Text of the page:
Diary

GOP Congressional Majority historically leads to lower unemployment

Since the #1 issue on nearly every poll is “the economy” and perhaps the leading indicator, or at least one of the top few indicators, of how well the economy is doing is the unemployment rate, I believe a historical analysis of which party and which policies have led to higher or lower unemployment rates is in order. 

According to the Bureau of Labor Statistics, here is a snapshot of average unemployment rates by year for the past 50 years:

1968 3.6
1969 3.5
1970 4.9
1971 5.9
1972 5.6
1973 4.9
1974 5.6
1975 8.5
1976 7.7
1977 7.1
1978 6.1
1979 5.8
1980 7.1
1981 7.6
1982 9.7
1983 9.6
1984 7.5
1985 7.2
1986 7.0
1987 6.2
1988 5.5
1989 5.3
1990 5.6
1991 6.8
1992 7.5
1993 6.9
1994 6.1
1995 5.6
1996 5.4
1997 4.9
1998 4.5
1999 4.2
2000 4.0
2001 4.7
2002 5.8
2003 6.0
2004 5.5
2005 5.1
2006 4.6
2007 4.6
2008 5.8

See http://www.bls.gov/cps/prev_yrs.htm

Now, in 2009, it stands at a whopping 9.5. Only two years, (1982 and 1983) had higher rates since the Great Depression at 9.6 and 9.7, respectively. Now consider who controlled Congress in the relevant corresponding periods of time:

111th (2008) Dems 257, GOP 178 Dems add 20 seats, unemployment skyrockets above 7, 8, and 9
110th (2006) Dems 236, GOP 199 Dems win in landslide, unemployment goes above 5 and 6
109th (2004) GOP 225, Dems 207 GOP majority, unemployment goes down again, below 5
108th (2002) GOP 232, Dems 201 GOP majority, unemployment stays low, (below 6) despite 9/11
107th (2000) GOP 222, Dems 209 GOP majority, unemployment remains very low
106th (1998) GOP 223, Dems 211 GOP majority, unemployment hits all time low
105th (1996) GOP 228, Dems 206 GOP majority, unemployment remains low
104th (1994) GOP 230, Dems 204 GOP landslide, unemployment plummets below 7, 6, and 5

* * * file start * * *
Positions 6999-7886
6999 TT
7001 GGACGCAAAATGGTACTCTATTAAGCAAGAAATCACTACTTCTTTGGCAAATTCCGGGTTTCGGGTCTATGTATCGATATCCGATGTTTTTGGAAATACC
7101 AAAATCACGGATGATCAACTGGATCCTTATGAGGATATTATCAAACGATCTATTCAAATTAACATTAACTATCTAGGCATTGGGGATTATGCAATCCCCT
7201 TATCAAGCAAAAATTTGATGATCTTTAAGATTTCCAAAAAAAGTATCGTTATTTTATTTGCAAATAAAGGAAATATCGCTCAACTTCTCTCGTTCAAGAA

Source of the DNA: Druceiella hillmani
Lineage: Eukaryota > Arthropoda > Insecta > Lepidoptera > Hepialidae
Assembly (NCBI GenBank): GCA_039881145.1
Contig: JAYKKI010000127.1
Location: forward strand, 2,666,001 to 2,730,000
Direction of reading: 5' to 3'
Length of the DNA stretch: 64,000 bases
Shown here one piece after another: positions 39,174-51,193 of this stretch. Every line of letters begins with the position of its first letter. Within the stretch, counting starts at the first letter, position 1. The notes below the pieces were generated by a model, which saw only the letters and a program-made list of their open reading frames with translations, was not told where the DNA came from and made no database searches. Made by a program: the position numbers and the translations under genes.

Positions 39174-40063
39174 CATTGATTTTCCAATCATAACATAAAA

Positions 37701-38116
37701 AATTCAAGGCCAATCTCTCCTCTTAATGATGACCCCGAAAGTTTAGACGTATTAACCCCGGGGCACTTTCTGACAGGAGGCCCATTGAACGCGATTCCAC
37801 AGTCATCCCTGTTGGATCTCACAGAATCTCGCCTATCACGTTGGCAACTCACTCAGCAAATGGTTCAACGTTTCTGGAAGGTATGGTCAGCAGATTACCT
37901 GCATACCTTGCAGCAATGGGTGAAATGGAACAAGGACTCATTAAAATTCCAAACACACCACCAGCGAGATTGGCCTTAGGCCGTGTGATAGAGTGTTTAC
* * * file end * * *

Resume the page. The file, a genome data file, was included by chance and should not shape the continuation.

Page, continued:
103rd (1992) Dems 258, GOP 176 Unemployment averages over 7
102nd (1990) Dems 270, GOP 164 Unemployment returns to over six and seven
101st (1988) Dems 261, GOP 174 Unemployment has a temporary dip below six
100th (1986) Dems 258, GOP 177 Unemployment remains high
99th (1984) Dems 253, GOP 182 GOP gains 19 seats, unemployments goes down 2 points
98th (1982) Dems 272, GOP 163 Unemployment hits highest since depression
97th (1980) Dems 244, GOP 191 Unemployment remains high
96th (1978) Dems 277, GOP 158 Unemployment remains high
95th (1976) Dems 292, GOP 143 Unemployment remains between 6.1 and 7.8
94th (1974) Dems 291, GOP 144 Dems gain supermajority in wake of Watergate, unemployment rises from 5.6 to 8.5
93rd (1972) Dems 240, GOP 192 Unemployments remains steady
92nd (1970) Dems 255, GOP 180 Unemployment rises from record lows to above 4, 5, and 6

Bear in mind that though elected in 1970 or 2004, those Congresses begin their reign the following January, thus, 1971 or 2005, respectively.

Any reasonably minded person looking at this snapshot of the past 40 years or so would have to recongnize the obvious correlation between GOP Congressional success and a healthy economy.  When conservatives are in charge, the economy does well.  As unemployment creeps toward 10, this may be worth remembering.  And it may be worth reminding the voters. 

It was not Clinton but the GOP Congress that voted on legislative proposals that expanded U.S. markets and helped small businesses grow and thrive leading to record low unemployment.  The Bush years under a GOP Congress were happy times with record low unemployment.  The Bush years under Dems Congressional majorities were unhappy times with rising unemployment.  The Obama era thus far has been a veritable nightmare under Dems congressional majorities.  With a brief blip in 1988-1990, the story is a steady Dems = high unemployment and GOP = low unemployment for the past 40 years. 

Don’t ever let anyone tell you the Dems are better for the economy.